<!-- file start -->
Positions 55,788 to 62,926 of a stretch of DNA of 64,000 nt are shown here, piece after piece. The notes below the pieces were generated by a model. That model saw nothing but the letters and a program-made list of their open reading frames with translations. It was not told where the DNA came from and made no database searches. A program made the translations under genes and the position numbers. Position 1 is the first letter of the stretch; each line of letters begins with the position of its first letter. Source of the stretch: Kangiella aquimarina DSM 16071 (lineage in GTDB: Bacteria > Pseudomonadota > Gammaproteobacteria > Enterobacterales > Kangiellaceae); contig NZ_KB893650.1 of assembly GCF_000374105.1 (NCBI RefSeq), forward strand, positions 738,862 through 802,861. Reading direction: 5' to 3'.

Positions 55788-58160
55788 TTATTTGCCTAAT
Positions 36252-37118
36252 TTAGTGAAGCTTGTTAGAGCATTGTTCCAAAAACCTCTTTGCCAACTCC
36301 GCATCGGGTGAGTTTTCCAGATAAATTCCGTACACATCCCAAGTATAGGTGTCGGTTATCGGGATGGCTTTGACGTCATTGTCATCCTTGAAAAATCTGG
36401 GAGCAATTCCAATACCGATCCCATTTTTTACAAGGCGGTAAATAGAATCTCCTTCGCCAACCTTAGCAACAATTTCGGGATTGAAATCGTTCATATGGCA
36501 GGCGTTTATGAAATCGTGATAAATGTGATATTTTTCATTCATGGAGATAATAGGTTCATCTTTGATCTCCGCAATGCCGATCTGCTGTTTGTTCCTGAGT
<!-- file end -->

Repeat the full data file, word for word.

Positions 55,788 to 62,926 of a stretch of DNA of 64,000 nt are shown here, piece after piece. The notes below the pieces were generated by a model. That model saw nothing but the letters and a program-made list of their open reading frames with translations. It was not told where the DNA came from and made no database searches. A program made the translations under genes and the position numbers. Position 1 is the first letter of the stretch; each line of letters begins with the position of its first letter. Source of the stretch: Kangiella aquimarina DSM 16071 (lineage in GTDB: Bacteria > Pseudomonadota > Gammaproteobacteria > Enterobacterales > Kangiellaceae); contig NZ_KB893650.1 of assembly GCF_000374105.1 (NCBI RefSeq), forward strand, positions 738,862 through 802,861. Reading direction: 5' to 3'.

Positions 55788-58160
55788 TTATTTGCCTAAT
Positions 36252-37118
36252 TTAGTGAAGCTTGTTAGAGCATTGTTCCAAAAACCTCTTTGCCAACTCC
36301 GCATCGGGTGAGTTTTCCAGATAAATTCCGTACACATCCCAAGTATAGGTGTCGGTTATCGGGATGGCTTTGACGTCATTGTCATCCTTGAAAAATCTGG
36401 GAGCAATTCCAATACCGATCCCATTTTTTACAAGGCGGTAAATAGAATCTCCTTCGCCAACCTTAGCAACAATTTCGGGATTGAAATCGTTCATATGGCA
36501 GGCGTTTATGAAATCGTGATAAATGTGATATTTTTCATTCATGGAGATAATAGGTTCATCTTTGATCTCCGCAATGCCGATCTGCTGTTTGTTCCTGAGT